Stephen Reader covers politics for It's a Free Country, WNYC's interactive politics site. He joined the station in 2010 and has also worked for Studio 360, WNYC's Peabody Award-winning show about art, culture, and creativity.
Welcome to Politics Bites, where every afternoon at It's a Free Country, we bring you the unmissable quotes from the morning's political conversations on WNYC. Today on The Brian Lehrer Show, Celeste Katz, writer for the Daily Politics blog at the New York Daily News; Errol Louis, host of NY1's Inside City Hall; Stephen Madarasz, director of communication at the Civil Service Employees Association Local 1000; Westchester County Executive Rob Astorino; and Bronx Borough President Ruben Diaz Jr. reacted to Governor Cuomo's inauguration speech and discussed what's ahead for the governor in 2011.
Reports surfaced over the weekend that Cuomo would suggest a one-year wage freeze for all state employees. The measure would be part of an emergency economic plan that the new governor will unveil this week. Such a provision would be unpopular with state employee unions for obvious reasons, and would further stymie a constituency that already faced 900 layoffs on New Year's Eve. Union communications chief Stephen Madarasz said that the prospect of a wage freeze is troubling, but as long as it's not official policy, there's time for employees to negotiate a better arrangement.
I would immediately challenge the characterization of the plan for a wage freeze, because there is no formal proposal out there, just vague political rhetoric. There's a very different dynamic between going to the bargaining table and negotiating in good faith, and some type of edict that might not actually be legal...Certainly what we're seeing them saying in The New York Times today suggests that they recognize it's an issue for negotiation.
When asked if the hits taken by state employees could be part of an economic strategy favoring private sector job growth, Errol Louis said that one won't necessarily lead to the other. Freezing wages and firing workers symbolizes a commitment to efficient government more than deference to the private sector.
The relatively small amount of money that will be saved by layoffs won't be automatically transferred into some brilliant job creation strategy that's going to make private sector jobs flourish. If you listen to the speech closely, Cuomo was pretty clear about needing to send a symbol to those people, particularly families, that are being taxed out of the state. They need to feel that government is being more efficient, that money isn't being wasted, and that there's a reason to stay here and hand over those property taxes.
And there's the rub. Cuomo will need to strike a balance between overburdening middle- and high-income taxpayers and hurting public employees. Celeste Katz said that convincing anyone to make the necessary sacrifices—and not to leave the state—is going to be a huge hurdle for the governor.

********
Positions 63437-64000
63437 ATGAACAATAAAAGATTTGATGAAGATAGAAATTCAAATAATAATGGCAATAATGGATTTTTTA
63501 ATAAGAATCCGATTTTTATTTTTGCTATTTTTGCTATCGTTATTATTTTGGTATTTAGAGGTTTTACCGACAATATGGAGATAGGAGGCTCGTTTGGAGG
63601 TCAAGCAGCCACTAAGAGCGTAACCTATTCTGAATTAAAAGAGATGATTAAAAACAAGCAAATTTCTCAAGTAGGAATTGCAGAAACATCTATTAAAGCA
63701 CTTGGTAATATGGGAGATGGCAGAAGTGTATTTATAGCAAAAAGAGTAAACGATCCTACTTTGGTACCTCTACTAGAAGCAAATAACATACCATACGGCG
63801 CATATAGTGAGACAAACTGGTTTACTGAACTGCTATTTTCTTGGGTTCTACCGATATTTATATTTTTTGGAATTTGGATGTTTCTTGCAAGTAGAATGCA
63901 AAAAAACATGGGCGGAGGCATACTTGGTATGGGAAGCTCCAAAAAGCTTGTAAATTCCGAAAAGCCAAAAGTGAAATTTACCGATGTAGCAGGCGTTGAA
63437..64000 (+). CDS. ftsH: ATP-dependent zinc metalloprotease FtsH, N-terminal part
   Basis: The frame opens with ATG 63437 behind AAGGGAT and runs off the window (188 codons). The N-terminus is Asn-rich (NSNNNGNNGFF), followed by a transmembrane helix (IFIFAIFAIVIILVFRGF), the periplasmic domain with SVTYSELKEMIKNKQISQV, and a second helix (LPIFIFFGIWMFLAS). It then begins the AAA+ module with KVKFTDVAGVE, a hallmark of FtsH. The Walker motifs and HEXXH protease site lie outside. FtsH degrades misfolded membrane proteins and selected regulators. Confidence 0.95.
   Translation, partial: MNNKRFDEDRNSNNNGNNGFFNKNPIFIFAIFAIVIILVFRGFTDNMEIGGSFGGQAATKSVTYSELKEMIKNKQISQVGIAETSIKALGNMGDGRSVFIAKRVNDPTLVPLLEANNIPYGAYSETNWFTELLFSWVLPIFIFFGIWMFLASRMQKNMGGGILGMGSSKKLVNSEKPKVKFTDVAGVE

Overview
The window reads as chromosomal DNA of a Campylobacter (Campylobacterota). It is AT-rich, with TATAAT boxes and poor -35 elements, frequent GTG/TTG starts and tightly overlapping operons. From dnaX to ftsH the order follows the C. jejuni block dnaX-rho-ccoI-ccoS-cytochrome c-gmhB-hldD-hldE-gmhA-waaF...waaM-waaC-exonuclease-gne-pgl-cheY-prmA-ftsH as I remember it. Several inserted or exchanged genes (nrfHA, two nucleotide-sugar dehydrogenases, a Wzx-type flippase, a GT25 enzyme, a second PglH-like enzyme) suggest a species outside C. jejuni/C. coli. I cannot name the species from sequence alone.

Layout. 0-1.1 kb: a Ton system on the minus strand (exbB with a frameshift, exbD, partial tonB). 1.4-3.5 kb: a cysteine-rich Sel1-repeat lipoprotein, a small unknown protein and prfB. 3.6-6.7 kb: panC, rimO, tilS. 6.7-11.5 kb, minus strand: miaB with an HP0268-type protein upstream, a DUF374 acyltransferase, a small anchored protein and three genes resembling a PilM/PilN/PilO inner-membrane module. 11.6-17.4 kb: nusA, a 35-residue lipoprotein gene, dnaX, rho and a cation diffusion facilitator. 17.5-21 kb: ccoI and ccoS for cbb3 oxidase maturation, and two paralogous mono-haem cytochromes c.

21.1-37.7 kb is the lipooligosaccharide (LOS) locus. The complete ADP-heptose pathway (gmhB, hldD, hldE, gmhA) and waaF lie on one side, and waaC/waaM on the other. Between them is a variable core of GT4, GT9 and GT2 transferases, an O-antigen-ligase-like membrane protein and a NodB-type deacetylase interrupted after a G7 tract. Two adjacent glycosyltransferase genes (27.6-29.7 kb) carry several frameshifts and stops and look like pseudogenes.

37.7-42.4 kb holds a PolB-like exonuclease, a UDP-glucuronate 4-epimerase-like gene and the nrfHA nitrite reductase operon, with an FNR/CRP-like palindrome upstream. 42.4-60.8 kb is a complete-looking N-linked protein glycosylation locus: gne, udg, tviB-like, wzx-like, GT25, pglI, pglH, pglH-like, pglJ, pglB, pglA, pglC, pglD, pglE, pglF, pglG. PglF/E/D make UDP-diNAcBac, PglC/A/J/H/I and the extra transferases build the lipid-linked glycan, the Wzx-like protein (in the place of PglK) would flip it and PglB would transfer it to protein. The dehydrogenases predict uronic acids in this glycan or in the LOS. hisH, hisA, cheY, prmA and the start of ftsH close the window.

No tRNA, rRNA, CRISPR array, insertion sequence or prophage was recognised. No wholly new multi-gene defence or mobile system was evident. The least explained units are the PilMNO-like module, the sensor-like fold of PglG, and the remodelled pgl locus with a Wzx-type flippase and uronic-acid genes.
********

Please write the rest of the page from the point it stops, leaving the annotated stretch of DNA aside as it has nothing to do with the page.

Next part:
You're talking about freezing salaries, capping state spending, these changes in worker status. I think Cuomo's saying, we've got to rip this thing up and start over again. A lot of municipalities are going to be looking at this and saying, "What's for me?"...Everybody wants the state to do well, but not at their expense.
There's potential for a real philosophical battle here. Cuomo has pledged not to raise taxes for anyone, and to let a tax on high-income earners sunset at the end of 2011. But while low-income families struggle with high unemployment and are disproportionately affected by cuts to government services, some have questioned whether not raising taxes unfairly insulates wealthier New Yorkers from the budget pain. Westchester County Executive Rob Astorino said that increasing taxes on high-income earners should stay off the table, as it would only exacerbate a social and fiscal gap that's been growing for far too long.
If you look at the census figures, people are leaving in droves, businesses are leaving, property taxpayers are leaving, and they're leaving because they've been shouldering the burden for a very long time. We're a very generous people in New York state. We provide for those who truly need it, nobody's saying not to. But I think what we're talking about now is whether or not we can continue to afford it at these levels...At some point too many people are leaving and the ones staying need service. That's a big imbalance.
For his part, Bronx President Ruben Diaz would appreciate a more nuanced approach to the state's economic woes. Cuomo has talked a lot about the money he won't spend, but not so much about the money he will. While Diaz appreciates the need to control costs, he said that the focus should be on better ways to use government dollars. Cuomo may have hinted at a change during his inaugural address.
He used the word investment. That's what we need in the borough. We need to invest in our infrastructure, and these are the type of discussions that we want to have with Andrew, because much is being said about the economic crisis, and the need to cut spending in government, but I think we should have an approach where we invest wisely...On the one hand, while spending has to be cut, there has to be some type of investment in businesses, education, and higher education so that New Yorkers are prepared to grow the economy.